“You know a pretty face isn’t even that important in life, Om Puri didn't have a pretty face and you see what he did for himself. It’s the brain that I find attractive.” Brains before looks? Was he serious? As the class started filling in my need to know more about him heightened. “What about society? Having brains can only get you so far, you need to take other opinions in mind too.” This was met by a rather immediate, “What for?” to which I replied, “Well, societies base their opinions on past experiences, and Indian societies are mostly insane. Haven't you ever blindly followed your mom's instructions because it was socially acceptable?” I knew I had created a tense moment here for a first meeting but I was impressed at his wit. “Indian society built a superstition in my mom's head that said not to cut nails after sunset. She had never questioned it until I told her people in ancient times didn’t cut their nails at night because they didn't have bloody electricity.” My mom smirked and left the room but I knew I had just challenged her to the truth, but more importantly, I had chosen to use my brains to prove her wrong. As Mohit narrated the story I remembered how my mom had the same superstition but I wouldn’t ever have the guts to challenge her.

Soon enough Mr. Patel came in and started with boring introductions giving us more time to talk and this time I wasn’t going to ask a serious question, “So, how was your winter break?” My vague question had weirdly now caught his attention and he looked me right in the eye and spoke with pure passion, “It was amazing, I enrolled in cooking classes and learned way beyond what I had expected. I could make you 5 different fillings of vegetarian tacos right now.” Cooking? Where did that come from? How does this boy keep piquing my interest? “Is cooking something you’re passionate about and want as a hobby or a career?” I already knew the answer to this, there was no way he was going to say career. Mohit Chadha had a real estate empire and was well settled in the upper-middle-class bracket, why would he ever rock that boat? And Indian mentality pushes men to carry on family businesses not because they are smarter but because the girls are destined to marry and follow their husbands around. Or at least that’s how I knew Agra operated. “I actually want to be a Chef” said Mohit interrupting my thoughts. “But obviously you can’t, you’ll be expected to join your father, right?” and he answered strongly “No, my elder sister will”.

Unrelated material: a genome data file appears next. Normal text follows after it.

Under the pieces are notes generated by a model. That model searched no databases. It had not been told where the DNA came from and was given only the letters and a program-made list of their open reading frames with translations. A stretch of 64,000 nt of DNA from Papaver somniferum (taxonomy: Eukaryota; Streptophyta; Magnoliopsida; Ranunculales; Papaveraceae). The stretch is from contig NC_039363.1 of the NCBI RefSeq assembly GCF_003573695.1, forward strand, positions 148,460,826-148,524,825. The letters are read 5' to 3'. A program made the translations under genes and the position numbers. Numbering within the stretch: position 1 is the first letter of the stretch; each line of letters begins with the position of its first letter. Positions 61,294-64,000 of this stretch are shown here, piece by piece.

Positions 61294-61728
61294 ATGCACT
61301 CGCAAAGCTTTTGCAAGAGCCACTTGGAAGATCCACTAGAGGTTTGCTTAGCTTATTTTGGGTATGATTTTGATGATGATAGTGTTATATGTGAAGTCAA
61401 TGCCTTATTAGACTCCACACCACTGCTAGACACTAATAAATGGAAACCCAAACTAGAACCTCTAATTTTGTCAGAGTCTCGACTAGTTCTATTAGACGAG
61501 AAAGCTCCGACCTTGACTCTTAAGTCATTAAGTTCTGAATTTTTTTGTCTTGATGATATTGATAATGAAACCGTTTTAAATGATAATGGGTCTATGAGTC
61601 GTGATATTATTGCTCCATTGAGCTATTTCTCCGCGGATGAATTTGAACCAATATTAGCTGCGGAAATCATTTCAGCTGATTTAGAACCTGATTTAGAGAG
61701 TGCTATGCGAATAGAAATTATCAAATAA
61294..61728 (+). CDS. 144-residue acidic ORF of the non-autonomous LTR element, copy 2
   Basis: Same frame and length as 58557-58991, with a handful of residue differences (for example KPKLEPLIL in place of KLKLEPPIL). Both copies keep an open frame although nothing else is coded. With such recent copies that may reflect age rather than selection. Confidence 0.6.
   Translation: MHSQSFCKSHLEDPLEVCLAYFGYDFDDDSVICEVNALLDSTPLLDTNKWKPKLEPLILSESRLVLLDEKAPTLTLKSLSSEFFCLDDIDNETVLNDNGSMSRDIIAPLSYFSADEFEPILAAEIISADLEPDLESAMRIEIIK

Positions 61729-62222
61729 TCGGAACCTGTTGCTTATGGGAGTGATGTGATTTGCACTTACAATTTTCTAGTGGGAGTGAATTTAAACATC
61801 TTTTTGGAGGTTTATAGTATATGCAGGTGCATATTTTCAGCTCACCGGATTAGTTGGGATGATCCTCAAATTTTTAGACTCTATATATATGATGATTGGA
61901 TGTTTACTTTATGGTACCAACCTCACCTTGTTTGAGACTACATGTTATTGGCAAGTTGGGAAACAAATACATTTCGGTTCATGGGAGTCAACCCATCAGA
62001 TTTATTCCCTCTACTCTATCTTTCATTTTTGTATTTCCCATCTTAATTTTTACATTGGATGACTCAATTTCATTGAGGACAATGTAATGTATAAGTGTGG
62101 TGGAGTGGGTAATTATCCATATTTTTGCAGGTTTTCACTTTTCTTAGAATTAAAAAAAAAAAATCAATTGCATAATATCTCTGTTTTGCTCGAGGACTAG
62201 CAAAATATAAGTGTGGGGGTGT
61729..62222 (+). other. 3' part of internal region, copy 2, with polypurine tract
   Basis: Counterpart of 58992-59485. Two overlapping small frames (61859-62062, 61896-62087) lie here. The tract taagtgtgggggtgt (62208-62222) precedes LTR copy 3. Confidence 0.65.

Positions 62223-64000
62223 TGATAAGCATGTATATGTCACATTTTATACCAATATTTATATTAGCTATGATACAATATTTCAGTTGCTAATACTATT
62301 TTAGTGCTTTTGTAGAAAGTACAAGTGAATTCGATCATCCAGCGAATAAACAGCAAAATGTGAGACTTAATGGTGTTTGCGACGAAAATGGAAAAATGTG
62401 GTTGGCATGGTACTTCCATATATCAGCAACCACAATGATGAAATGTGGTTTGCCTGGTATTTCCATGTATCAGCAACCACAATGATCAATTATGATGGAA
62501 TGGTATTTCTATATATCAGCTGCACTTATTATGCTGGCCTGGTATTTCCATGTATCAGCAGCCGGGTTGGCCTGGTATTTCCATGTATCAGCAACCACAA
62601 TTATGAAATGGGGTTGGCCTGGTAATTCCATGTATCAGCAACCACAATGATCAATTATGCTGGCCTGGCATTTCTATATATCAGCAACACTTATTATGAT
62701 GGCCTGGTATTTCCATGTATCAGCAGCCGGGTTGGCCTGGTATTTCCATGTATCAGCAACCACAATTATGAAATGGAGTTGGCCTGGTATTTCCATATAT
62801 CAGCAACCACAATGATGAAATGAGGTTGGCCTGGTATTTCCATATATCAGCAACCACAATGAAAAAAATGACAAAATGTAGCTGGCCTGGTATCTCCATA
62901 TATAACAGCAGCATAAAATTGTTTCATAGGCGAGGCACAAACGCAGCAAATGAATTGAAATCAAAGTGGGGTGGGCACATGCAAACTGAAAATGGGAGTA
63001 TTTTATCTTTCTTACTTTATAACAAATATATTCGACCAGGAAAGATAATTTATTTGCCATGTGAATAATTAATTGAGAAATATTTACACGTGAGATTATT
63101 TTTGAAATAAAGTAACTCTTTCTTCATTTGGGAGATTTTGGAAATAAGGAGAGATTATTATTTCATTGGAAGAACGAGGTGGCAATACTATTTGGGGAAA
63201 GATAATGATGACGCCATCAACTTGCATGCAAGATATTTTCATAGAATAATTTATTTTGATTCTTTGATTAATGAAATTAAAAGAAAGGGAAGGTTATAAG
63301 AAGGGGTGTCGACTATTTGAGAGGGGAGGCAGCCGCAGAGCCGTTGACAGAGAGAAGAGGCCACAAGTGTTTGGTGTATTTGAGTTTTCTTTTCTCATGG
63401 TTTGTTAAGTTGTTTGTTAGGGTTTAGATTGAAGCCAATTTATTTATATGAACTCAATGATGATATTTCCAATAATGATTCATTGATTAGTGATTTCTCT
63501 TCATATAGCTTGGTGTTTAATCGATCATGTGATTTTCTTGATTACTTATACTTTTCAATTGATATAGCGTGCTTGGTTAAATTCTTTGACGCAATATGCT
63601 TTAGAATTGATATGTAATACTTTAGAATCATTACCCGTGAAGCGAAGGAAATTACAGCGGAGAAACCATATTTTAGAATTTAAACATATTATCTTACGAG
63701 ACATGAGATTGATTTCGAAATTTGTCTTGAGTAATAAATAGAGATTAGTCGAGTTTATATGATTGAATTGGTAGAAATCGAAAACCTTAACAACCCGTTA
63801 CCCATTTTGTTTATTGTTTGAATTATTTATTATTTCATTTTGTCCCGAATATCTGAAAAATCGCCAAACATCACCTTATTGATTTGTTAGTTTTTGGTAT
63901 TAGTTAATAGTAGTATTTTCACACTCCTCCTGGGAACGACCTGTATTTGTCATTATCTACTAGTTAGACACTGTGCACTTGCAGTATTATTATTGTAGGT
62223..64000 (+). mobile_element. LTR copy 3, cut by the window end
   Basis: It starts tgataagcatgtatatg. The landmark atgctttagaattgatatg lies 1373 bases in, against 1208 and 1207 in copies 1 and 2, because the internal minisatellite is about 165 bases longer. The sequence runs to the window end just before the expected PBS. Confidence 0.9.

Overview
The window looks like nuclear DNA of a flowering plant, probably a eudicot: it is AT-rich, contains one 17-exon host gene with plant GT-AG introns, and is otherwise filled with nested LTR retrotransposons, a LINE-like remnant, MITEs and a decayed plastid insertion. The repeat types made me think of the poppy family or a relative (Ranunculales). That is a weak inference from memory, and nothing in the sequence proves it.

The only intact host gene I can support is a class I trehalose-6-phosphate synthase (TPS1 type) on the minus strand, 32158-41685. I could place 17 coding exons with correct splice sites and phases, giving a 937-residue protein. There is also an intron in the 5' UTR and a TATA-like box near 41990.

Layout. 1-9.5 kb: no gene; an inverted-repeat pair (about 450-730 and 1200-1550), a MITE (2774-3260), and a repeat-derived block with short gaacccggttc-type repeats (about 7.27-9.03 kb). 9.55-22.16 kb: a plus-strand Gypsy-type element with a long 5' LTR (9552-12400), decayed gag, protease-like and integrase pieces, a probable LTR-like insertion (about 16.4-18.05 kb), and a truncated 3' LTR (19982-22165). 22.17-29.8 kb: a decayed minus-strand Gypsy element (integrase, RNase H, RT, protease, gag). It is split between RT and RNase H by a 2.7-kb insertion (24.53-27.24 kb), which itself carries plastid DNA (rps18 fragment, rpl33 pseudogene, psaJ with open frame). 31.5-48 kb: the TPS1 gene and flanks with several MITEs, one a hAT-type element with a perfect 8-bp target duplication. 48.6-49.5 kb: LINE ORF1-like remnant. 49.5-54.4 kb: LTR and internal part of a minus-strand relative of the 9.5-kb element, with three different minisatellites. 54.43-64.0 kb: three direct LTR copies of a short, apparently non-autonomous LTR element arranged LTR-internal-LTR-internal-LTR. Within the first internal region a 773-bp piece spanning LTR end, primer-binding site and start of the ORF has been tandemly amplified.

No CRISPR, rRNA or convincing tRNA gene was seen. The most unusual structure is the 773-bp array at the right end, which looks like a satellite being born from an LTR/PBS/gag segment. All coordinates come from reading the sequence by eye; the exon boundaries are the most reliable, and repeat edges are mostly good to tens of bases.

Had I just heard what I heard? I knew how western societies functioned but gender equality in Indian family businesses was never equal. After graduating from highschool I had friends who married immediately. In a small town like Agra, marrying at a young age gets you more suitors, you can jump societal status through marriages and husbands provide your financial security. Yes, everyone, I knew in Agra had a son because obviously they wanted their name to pass along, not ever thinking that a girl could do the same. I was glad that Mr. Patel had sneered at us after Mohit’s last statement because I honestly needed a few moments to myself. Women empowerment was a concept I had read in books or seen in movies but never witnessed in reality. Even if I was well educated, I knew the norm would be to marry first and join whatever my husband does, and when the kids come along leave everything and be happy. Again, I was content with that before but now? I was questioning it all. “What if I don’t actually have to do that?”.


My attention should have been in the class but, it was fixated on trying to find a few honest words to answer Mohit’s question, “What do you want to do after college?” I knew my parents would expect me to marry a man of their choice. Arranged marriages are as big in India as spicy food, 90% of marriages in 2016 were arranged, so maybe there is some merit to it, but was it really where I saw myself after college? Mohit pinched my arm as I hadn’t responded yet. “I don’t know, Agra doesn't really give a girl much choice after college.” This was when he shifted closer and whispered sternly, “Don’t tell me you’re one of those who’s been saving for marriage? I mean you have a head on your shoulders, brains that make you top each financial class and you’ve networked with every professor we know. You’re practically a pretty nerd, why would you marry and not get a job? Wait...unless you are dating someone.” His voice was so pure as if he was actually looking out for me that I couldn't say anything. Instead, I felt a tear roll down my eye, “Well nobody asked what I wanted to do, I was always told to listen to my parents...I don’t even know if I can date anyone because the thought of having parental approval would probably matter to me more than being in love. That is how my upbringing has wired me to be”.